The 10-minute short documentary features experts from both MSU’s snow and avalanche lab and around the world. They give valuable information on backcountry skiing, and warn potential adventurers to be cautious when choosing where to carve down a mountain.
Lea utilizes scenic shots of skiers, both in safe and dangerous conditions, as well as some more creative shots of models, lasers and Montana ski resorts. This film demonstrates the dangers of backcountry skiing.
Q&A - Emily Lea
How long have you been working on films?
I started filmmaking at MSU three years ago when I joined their graduate program in Science and Natural History Filmmaking. My background was in geology, so through MSU’s unique program, I now have the opportunity to make educational earth science films.
Why do you like storytelling?
I was raised by a southern family of storytellers, so I’ve always enjoyed listening to the stories of others and sharing my own. I think it is our most ancient and sacred form of generational communication, and it saddens me to hear that less people are telling stories nowadays. I get so much joy from sharing funny or fascinating anecdotes, but I’ve always enjoyed translating dry scientific principles into fun storytelling. When I raft-guided in Colorado, I loved telling visitors about the geological story happening around us, and I received a lot of great feedback from it. This was a big reason why I applied for MSU’s science filmmaking program.
Dramatic, orchestral music booms in as we watch people cry. Some of them seem devastated, others cry silent tears. Some look as if they are about to start wailing and tearing at their clothes, overwhelmed by grief and loss.
But then the music stops and the tears are gone, as emotions turn off quicker than we expect.
Harrison Bach examines the reasons we cry and what that outward show of emotion means to us in “WEEP” (2019). Bach interviews two medical professionals, a psychologist and a physician on why people cry, and how societal pressures impact the way we view outward shows of emotion. “If you cry in public,” one subject says, “you’re asking for attention.”
And some of these tears, the subjects and doctors say, are fake.
The people we saw wail earlier now show viewers how to fake cry, manipulating others to get what they want. The same booming orchestra from the beginning plays, and by the end, we aren’t sure if they were ever genuinely crying at all.
Q&A - Harrison Bach
What’s it like having a premiere during a pandemic?
Though having a premiere during COVID is super humbling, it’s odd and a bummer to not go to the festival. But it’s exciting to know that the films have never been more accessible. So in a way it’s a shame to not meet new filmmakers, but on the flip side, as [a] scientific communicator, I’m stoked about the potential that someone might stumble upon my video and learn something new!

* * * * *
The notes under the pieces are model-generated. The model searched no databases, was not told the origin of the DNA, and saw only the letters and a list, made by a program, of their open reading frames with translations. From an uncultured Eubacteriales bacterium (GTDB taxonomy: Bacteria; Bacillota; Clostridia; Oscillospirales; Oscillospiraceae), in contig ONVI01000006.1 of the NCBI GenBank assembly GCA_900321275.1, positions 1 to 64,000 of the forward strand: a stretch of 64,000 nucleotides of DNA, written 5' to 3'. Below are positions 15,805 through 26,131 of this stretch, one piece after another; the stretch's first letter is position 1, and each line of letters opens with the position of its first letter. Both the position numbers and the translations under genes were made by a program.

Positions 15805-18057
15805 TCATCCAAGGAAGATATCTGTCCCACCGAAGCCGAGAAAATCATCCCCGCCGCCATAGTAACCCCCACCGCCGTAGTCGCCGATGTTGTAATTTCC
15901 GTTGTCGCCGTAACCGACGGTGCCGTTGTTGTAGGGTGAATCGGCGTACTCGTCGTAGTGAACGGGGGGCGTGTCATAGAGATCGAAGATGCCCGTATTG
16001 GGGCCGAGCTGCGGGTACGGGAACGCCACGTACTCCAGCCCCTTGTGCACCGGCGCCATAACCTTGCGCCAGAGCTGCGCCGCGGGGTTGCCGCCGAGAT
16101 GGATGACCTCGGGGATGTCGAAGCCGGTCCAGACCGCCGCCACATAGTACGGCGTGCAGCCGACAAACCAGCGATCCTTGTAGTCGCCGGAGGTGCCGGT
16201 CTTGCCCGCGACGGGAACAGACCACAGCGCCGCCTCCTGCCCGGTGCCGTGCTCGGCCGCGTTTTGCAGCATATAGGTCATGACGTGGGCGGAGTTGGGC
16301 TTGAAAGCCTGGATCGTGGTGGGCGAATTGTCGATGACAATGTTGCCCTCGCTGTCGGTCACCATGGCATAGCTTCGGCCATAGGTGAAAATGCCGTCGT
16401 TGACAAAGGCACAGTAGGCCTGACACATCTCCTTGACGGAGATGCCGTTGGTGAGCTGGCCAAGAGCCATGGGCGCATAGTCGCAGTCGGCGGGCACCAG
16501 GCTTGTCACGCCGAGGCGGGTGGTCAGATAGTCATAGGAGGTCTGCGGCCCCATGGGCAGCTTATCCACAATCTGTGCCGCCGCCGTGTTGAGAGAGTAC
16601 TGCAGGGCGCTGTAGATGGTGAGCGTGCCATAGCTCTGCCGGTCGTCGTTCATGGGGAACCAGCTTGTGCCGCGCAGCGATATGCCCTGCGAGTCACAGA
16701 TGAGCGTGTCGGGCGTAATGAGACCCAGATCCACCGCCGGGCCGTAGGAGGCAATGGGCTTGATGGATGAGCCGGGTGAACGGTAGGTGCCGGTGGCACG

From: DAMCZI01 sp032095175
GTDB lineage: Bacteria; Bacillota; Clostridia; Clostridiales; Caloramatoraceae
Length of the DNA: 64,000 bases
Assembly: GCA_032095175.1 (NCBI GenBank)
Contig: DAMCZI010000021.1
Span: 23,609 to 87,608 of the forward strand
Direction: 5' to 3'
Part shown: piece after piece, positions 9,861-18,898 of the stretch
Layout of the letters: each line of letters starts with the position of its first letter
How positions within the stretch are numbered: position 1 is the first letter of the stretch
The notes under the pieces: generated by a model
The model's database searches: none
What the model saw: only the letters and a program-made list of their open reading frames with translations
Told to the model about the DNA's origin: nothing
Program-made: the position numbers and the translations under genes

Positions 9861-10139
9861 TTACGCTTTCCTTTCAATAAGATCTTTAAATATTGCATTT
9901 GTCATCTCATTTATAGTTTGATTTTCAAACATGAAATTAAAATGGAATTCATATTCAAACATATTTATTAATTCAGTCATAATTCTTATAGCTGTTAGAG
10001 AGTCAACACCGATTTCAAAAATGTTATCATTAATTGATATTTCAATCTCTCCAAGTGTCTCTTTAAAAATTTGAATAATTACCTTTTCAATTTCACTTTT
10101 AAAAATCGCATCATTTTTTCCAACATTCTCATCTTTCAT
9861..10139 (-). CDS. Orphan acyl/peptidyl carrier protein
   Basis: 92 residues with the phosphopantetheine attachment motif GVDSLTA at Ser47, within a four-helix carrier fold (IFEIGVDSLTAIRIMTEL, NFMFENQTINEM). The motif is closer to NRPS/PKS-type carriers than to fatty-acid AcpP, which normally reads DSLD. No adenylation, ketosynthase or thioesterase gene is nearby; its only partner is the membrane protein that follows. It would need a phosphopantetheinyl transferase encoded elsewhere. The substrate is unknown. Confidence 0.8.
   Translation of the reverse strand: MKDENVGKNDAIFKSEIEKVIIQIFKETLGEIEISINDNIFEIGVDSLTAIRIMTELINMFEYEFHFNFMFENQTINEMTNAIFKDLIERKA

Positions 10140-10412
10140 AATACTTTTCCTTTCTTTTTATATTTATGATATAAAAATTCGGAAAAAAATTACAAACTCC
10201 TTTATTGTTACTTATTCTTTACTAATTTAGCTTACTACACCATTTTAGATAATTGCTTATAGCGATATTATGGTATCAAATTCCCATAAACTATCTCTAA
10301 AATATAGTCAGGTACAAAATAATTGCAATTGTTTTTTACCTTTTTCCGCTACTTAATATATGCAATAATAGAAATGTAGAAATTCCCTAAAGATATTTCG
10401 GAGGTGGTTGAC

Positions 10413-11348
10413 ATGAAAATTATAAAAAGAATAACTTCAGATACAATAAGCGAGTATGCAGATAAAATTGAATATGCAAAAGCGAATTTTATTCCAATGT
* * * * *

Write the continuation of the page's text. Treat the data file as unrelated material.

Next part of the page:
What drew you to this subject matter? What difficulties did you face?
For the film “WEEP,” I was drawn in by the idea of exploring the human body, how it works and the spectacle that is the action of crying. Biggest difficulty, not gonna lie, is being able to equally represent the communities of the world from Bozeman, Montana. For this film about crying, I wanted diverse perspectives, diverse viewers and diverse participants.
Skiing for work is a dream for some, but for Gallatin National Forest avalanche forecaster Alex Morientha, the job is far from easy, especially when he carries the weight of people’s lives on his shoulders.
“Propagation” (2019), a short film directed by Montana State University graduate student Nate Kenney, is another reminder to do your homework before going into the backcountry. Luckily, Morientha does most of that work for you. A brief profile of Morientha gives a glimpse into the daily tasks of avalanche forecasting, a job too often overlooked.
With some stunning visuals of the Gallatin National Forests, it’s easy to fantasize about the wild backcountry. But this film grounds you in reality.
“The most difficult part of this job is when folks don’t come back alive,” Morientha said.
Even though “Propagation” was made pre-COVID-19, it’s more relevant now than ever. With the pandemic not only driving people outdoors, but inexperienced out-of-staters into rugged Montana territory, avalanche safety is even more of a priority.
For those getting cabin fever from COVID-19, eager to go wild in the backcountry during this winter season safely, “Propagation” is a must watch.
Q&A - Nate Kenney
What inspired you to do a profile on an avalanche forecaster?
It’s a really interesting job. These guys—they’re out here skiing in avalanche terrain. It’s one of the most difficult things to predict. No matter how good you are, no matter how much experience you have, you can only predict, like, a range where the danger level is. In the stats of a normal curve, it’s a bell curve of where they think danger level might be, but somebody can always fall into one of these outliers of skiing on a safe day. I just thought it was interesting. I have a background in psychology—that was my undergrad—and I actually did my undergrad thesis on decision-making heuristics in avalanche terrain. Also, snow is very cool science.
What is it like to have your film premiere digitally instead of in-person?
Everyone wants their film to get seen. I’m just happy it’s getting out there somehow. I’d much rather have it be an in-person kind of thing. There’s something really great about being able to see a film with other people. I’m just happy people are seeing it. It’s just the reality of this year.